November 07, 2017

After three years of extensive discussion and research, The Catholic University of America will implement a more integrated and mission-focused Core Curriculum in fall 2018, providing all undergraduate students with an educational foundation that prepares them for their professional aspirations.

“This is the first major change to our Core Curriculum in many decades,” says University Provost Andrew Abela. “It is an exciting and enriching improvement to our overall curriculum and provides greater consistency across our schools.”

The new Core Curriculum is built around a series of Enduring Questions exploring the Human Condition, Knowledge and Wisdom, Freedom and Justice, the Good Life, and God.

The curriculum for the Bachelor of Arts and Bachelor of Science degrees consists of 15 courses plus a focus area requirement, for a total of 20 courses, including courses in theology, philosophy, rhetoric, literature, math, natural science, social science, fine arts, and foreign language, and history or political theory. Every one of these courses addresses one or more of the Enduring Questions, bringing a strong sense of unity and progression to the curriculum.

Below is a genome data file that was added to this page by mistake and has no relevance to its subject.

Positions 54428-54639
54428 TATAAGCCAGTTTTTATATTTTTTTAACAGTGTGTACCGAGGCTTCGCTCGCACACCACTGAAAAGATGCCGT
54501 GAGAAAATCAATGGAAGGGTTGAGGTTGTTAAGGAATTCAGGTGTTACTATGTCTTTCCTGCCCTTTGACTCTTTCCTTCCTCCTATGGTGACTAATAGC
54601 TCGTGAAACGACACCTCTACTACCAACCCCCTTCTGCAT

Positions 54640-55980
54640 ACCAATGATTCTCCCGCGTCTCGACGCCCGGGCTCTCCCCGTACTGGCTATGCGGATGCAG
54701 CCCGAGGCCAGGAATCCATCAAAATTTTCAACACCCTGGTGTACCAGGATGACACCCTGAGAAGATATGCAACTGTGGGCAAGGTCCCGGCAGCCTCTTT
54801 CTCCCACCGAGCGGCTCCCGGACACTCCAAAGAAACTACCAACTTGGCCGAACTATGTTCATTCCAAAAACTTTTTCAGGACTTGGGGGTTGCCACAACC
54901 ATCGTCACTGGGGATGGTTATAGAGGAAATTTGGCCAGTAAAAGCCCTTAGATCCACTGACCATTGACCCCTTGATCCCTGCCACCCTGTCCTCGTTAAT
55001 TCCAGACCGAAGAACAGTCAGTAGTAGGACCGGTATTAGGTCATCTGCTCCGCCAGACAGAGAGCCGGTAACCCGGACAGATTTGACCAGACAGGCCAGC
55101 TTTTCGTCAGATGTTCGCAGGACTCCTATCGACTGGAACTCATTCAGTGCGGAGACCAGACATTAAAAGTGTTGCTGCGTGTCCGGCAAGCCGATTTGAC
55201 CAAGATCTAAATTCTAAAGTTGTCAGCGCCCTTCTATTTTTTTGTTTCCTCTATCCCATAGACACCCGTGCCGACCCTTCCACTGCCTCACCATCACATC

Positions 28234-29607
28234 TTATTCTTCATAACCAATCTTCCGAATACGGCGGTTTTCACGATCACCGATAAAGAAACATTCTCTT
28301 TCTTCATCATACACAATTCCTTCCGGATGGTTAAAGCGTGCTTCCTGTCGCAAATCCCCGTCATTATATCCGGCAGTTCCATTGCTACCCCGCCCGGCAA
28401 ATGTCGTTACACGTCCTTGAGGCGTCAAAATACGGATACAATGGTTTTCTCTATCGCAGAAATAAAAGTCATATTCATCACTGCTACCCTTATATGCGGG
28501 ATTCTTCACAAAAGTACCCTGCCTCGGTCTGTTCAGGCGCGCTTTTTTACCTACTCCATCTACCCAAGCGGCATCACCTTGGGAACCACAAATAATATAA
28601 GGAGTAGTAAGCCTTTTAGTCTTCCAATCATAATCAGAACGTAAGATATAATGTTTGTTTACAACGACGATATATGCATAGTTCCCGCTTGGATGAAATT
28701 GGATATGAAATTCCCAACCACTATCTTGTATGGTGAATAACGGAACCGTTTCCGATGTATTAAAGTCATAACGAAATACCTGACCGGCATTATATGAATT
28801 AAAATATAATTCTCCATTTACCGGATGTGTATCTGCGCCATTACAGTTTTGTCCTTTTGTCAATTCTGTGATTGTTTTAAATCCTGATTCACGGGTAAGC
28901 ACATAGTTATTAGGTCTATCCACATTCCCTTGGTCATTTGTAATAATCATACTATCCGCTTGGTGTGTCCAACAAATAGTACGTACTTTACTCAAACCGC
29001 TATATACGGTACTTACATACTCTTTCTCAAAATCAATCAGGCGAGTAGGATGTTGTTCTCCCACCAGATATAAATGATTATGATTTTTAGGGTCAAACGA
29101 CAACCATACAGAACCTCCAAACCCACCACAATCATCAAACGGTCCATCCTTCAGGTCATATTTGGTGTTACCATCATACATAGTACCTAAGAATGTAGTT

Students may choose alternative options to the five-course focus area, such as an Enduring Questions concentration, which will allow for deeper study of one of the five Enduring Questions areas, or an interdisciplinary minor, among others.

Consistent with the University’s previous practice, the curriculum for professional degrees will be a less extensive version of the curriculum for the B.A. and B.S. degrees, requiring 10 courses across the eight curriculum tracks. These professional degrees typically have more extensive curriculum requirements and those courses take the place of the other components of the Core Curriculum.

The new curriculum will be rolled out over the next four years, starting with next year’s first-year class, and following them through their four-year career. Current students will continue to follow their existing plan of study.

“We’re excited to implement this updated curriculum, which solidly reflects the principles of Pope John Paul II’s apostolic constitution Ex corde Ecclesiae,” says Abela.

Issued by Pope John Paul II in 1990, Ex corde Ecclesiae (From the Heart of the Church) describes the identity and mission of Catholic colleges and universities and provides guidelines to help fulfill its vision.

 

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